We had our school merentas desa/ cross country race, and I got first place for girls! The run was a nice 6km trail through a palm oil plantation and kampungs (housing areas). It was nice to run through this pretty scenery, but still challenging. I saw a huge (probably 5 feet long) monitor lizard crossing the trail at one point! Along with a medal, the top 6 runners in each category advanced to the district competition a few weeks later.
The next day, I met my temporary Chinese New Year host family. Just as students normally in Malay or Chinese families stayed with Indian families for Deepavali, AFS placed those of us in non-Chinese families with families for Chinese New Year.
My temporary host family usually lives in Bidor, a town close to Tapah, but I went with them to balik kampung (return to their village/ visit family) in the state of Melaka. The city of Malacca (British spelling) is a major tourist attraction, and I love the city, but it was also nice to see the more rural small-town part of the state.
I had two younger host brothers, ages 12 and 16, who showed me around their grandparents’ village. The Chinese neighborhood has four beautiful Buddhist temples within a five minute walk. One day I went running with the older brother, which was very nice (but very challenging!)
At midnight, the new year begins! The Year of the Rooster was welcomed in with prayers and a LOT of fireworks. Firecrackers are used to scare away evil spirits, so every family sets off at least one strand of loud gunshot-like noisemakers.
Chinese New Year is a fifteen-day festival, and different families have major prayers on different days. Hokkien families, for example, celebrate the startof the new year on the fifteenth day. Two weeks later, I went to these prayers at Ibe’s house, since her host father is Hokkien.
A huge part of Chinese New Year is praying for prosperity in the upcoming year. People greet each other with “gong xi fa cai” which is a wish for wealth in the new year. Throughout the fifteen days, adults give children small red packets known as ang pow, which contain money. People are very generous, and I received almost twenty envelopes, most from people I’d never met before! Almost everyone wears red clothing and hangs red lanterns and other decorations in front and inside of the house, since red is a lucky color. Before meals, families do prayers, light some paper which is symbolic of gold on fire as an offering for the gods, and set off firecrackers. People place mandarin oranges on altars and give them to others as they symbolize gold and prosperity. (Before Chinese New Year, the supermarket had SO MANY boxes of mandarin oranges because most Chinese families seem to buy at least 100 oranges)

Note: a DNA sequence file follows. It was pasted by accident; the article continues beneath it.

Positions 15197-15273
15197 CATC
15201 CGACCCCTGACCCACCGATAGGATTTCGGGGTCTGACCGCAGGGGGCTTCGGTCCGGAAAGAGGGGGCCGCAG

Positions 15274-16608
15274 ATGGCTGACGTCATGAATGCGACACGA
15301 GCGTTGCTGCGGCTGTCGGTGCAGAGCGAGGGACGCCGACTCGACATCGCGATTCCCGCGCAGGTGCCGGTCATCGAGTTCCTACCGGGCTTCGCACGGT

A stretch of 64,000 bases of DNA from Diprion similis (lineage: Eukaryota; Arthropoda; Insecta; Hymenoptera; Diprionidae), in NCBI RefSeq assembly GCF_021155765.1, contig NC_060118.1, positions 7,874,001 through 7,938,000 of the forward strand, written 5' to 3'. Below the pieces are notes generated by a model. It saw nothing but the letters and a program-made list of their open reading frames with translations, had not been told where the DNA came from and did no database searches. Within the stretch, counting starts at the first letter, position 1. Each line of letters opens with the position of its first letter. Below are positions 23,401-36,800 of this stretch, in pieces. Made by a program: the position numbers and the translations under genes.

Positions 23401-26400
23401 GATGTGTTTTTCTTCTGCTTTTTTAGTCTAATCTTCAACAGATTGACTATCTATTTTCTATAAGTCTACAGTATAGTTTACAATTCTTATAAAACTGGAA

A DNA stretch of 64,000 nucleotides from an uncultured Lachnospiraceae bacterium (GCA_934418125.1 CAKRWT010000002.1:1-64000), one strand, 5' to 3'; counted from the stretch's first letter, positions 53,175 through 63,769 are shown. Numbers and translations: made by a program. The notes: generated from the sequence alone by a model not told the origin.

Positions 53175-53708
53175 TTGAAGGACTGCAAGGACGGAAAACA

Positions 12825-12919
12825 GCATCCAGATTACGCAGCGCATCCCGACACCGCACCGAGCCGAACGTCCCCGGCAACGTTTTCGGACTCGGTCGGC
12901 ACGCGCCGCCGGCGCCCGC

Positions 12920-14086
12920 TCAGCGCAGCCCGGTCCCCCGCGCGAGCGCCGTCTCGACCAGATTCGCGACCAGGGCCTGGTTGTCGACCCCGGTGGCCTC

Throughout the 15 days of Chinese New Year, people visit the houses of relatives and friends. Much like Deepavali open houses, each house has cookies set out in the front room. Children (and any students or unmarried people) recieve ang pow from adults.
The story of Chinese New Year involves a monster known as the Nian which terrorized a village in China once a year, killing livestock and villagers. A villager noticed that one year when there was a red cloth hanging in front of their house, the Nian didn’t bother them, and another family said that they used firecrackers to scare away the Nian. Thus, the traditions of setting off firecrackers, hanging red decorations, and wearing red clothes were born.
Saturday, the family brought me to the city of Melaka! We went to a mall, where we saw a very cool Lion Dance on stilts. The Lion Dance is a famous tradition in which two dancers wear a dragon costume consisting of a huge head mask and vibrant cloth covering the two dancers. The dancers must be very talented and well-practiced; even on flat ground the dance is difficult, but this dance group did it jumping between raised platforms! *I believe it’s a dragon, even though it is called a “lion” dance.
I don’t have a video, but the dance was similar to this one. (But had only about 8 stilts)
Later we went to a fancy Japanese/Korean/Thai restaurant.
On the way back to where we were staying, we stopped at a Chinese temple to meet with a Buddhist monk who my host mom said is her religious godfather. He answers questions for people who come to him, and even though I couldn’t understand most of what was being said, I was very excited about experiencing this!
Being immersed in the Chinese language for five days definitely improved my Chinese, but unfortunately I’ve forgotten most of what I learned in the two years I studied Mandarin at school in the US. My host family usually spoke Cantonese, but can also speak Mandarin and Hakka. These dialects are surprisingly different, and even “good morning” is very different in each language. Still, I recognized some words, and this confirmed my desire to continue learning Chinese in the future!
On Sunday evening, we went to the Strait of Melaka seaside! The water was not the cleanest, but I was still so happy to be able to play in the water for an hour, and two washes later, my clothes smell just fine.
Monday morning, we went back to Bidor, where I stayed with the family another night.
School started again Wednesday.